Monthly Archives: July 2015

TLRs, PAMPs, and Alley Oop

I hear that some Eurasians  – probably more than some – have Neanderthal or Denisovan versions of TLRs.  Not surprising: we’ve already seen this happen with other immune system genes – HLA variants , OAS1, STAT2  all have adaptive variants … Continue reading

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First* Peoples

There are two new papers out on the early colonization of the Americas, one in Science and one in Nature.  The Science paper claims that all Amerindians stem from a single Siberian population that moved into Beringia about 23,000 years … Continue reading

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Baby Steps

Very early settlers of North America had at least some ability to make water-crossings, since there is evidence of early human activity on the Channel Islands off California (Santa Rosa, for example).  But by the time they crossed the continent … Continue reading

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Brain Topography

Although Richard Nisbett has written about long-term differences in cognitive style between East and West,  he is, I think, dismissive of the possibility that biology might explain such differences, or any other mental differences – at least publicly. He had … Continue reading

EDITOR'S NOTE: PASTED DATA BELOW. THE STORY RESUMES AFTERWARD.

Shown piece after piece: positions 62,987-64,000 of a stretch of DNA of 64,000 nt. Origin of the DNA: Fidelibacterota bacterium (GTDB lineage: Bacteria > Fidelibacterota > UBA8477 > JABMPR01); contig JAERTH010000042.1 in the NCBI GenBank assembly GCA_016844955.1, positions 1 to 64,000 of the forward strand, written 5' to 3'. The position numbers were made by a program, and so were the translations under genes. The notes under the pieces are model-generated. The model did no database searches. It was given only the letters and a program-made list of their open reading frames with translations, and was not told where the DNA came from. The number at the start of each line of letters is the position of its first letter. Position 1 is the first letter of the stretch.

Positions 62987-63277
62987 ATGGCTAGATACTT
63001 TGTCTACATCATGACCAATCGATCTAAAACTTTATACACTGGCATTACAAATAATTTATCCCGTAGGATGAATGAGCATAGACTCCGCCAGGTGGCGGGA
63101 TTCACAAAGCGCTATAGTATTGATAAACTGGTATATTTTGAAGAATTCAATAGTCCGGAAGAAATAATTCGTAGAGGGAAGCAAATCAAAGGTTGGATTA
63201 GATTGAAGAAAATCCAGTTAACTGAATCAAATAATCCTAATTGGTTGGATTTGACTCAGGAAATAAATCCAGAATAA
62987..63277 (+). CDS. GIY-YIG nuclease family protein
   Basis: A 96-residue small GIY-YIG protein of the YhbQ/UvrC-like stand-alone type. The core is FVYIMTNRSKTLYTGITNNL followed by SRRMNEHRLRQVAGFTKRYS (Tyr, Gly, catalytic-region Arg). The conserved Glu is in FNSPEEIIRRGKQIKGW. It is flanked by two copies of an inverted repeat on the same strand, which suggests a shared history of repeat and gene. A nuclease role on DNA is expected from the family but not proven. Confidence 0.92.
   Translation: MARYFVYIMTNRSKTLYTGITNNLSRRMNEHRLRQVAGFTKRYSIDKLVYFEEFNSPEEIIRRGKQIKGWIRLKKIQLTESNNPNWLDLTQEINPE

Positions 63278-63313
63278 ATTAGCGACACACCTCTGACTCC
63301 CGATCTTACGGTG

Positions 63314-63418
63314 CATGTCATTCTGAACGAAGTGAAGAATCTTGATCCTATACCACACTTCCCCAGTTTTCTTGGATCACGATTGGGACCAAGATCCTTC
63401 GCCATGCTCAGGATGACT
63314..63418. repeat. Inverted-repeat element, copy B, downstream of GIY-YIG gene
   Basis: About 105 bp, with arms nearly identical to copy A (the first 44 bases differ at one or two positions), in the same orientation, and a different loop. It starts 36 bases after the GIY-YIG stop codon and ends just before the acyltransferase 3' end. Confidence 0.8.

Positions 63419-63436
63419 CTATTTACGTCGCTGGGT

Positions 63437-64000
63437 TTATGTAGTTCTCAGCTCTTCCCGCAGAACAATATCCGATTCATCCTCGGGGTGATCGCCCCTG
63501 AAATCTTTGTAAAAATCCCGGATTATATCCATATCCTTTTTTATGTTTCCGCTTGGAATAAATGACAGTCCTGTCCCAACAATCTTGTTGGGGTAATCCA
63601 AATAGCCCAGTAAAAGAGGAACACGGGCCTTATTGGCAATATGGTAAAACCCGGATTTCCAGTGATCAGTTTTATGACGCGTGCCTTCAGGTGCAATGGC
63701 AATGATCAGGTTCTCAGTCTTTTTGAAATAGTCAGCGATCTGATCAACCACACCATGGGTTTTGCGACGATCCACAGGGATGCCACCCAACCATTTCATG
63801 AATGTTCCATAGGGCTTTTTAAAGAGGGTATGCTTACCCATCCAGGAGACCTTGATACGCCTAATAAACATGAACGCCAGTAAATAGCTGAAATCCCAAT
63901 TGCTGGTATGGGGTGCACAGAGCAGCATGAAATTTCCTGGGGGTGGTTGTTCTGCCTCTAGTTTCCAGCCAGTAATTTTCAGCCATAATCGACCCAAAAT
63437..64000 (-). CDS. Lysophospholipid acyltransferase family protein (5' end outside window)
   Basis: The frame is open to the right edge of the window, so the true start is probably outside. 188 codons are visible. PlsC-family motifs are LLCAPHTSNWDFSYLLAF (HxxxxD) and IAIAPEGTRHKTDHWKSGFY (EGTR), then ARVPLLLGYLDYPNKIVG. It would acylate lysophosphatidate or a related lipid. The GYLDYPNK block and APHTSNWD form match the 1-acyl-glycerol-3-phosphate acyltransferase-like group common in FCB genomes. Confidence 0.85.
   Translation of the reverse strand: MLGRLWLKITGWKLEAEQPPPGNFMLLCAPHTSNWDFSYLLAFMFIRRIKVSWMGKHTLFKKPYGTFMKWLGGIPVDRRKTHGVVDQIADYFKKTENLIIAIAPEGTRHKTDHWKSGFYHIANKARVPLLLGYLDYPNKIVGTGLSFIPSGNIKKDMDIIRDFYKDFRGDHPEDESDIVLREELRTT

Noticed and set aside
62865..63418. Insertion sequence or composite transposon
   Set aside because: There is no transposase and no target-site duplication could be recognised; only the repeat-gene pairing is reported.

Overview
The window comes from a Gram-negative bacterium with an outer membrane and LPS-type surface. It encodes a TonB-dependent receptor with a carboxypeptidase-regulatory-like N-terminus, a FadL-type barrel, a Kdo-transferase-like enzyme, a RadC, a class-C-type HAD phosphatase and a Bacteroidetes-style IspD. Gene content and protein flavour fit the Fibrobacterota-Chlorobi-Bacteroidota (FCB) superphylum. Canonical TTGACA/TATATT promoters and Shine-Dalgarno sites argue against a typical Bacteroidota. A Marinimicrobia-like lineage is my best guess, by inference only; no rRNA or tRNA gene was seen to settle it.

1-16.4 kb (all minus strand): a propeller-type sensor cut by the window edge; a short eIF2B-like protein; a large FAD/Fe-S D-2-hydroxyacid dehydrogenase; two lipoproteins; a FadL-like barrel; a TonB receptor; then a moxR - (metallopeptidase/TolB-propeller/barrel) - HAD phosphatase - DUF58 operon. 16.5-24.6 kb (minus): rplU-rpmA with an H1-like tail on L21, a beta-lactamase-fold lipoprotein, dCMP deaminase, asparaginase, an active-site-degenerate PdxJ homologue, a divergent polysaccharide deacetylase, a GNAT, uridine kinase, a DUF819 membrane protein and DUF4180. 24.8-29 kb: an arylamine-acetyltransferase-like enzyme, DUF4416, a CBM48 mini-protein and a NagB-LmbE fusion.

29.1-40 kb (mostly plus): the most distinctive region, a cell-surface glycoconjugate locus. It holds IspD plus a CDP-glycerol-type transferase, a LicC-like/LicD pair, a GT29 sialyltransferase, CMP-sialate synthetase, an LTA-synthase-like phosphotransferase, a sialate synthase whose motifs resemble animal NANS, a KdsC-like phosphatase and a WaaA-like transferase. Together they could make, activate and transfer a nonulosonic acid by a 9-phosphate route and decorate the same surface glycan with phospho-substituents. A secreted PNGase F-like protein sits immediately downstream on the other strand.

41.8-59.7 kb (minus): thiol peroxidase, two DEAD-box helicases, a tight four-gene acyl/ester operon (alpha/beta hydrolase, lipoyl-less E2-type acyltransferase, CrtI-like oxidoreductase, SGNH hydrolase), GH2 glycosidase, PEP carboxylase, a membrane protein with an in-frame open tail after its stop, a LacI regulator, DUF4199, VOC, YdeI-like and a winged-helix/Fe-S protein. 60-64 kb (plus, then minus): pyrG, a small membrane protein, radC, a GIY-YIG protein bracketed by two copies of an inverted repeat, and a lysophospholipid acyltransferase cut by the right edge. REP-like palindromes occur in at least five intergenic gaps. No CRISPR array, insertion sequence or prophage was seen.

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It’s that time again, time to contribute. You can send funds via Paypal, by check (to me or to West Hunter  Incorporated if you’re after deductibility). West Hunter’s purpose is the advancement of education and science in anthropology and evolution. … Continue reading

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The Water-Crossers

One interesting and puzzling question is when and how humans  developed the ability to make ocean crossings.  Although much of the Indonesian archipelago turns into a peninsula during the glacial peaks (Sundaland), it’s never possible to walk to Sahul (Australia/New … Continue reading

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It has long been known that inbreeding is bad for you. A new paper in Nature (Directional dominance on stature and cognition in diverse human populations) finally gives us a good quantitative estimate of just how bad it is. They … Continue reading

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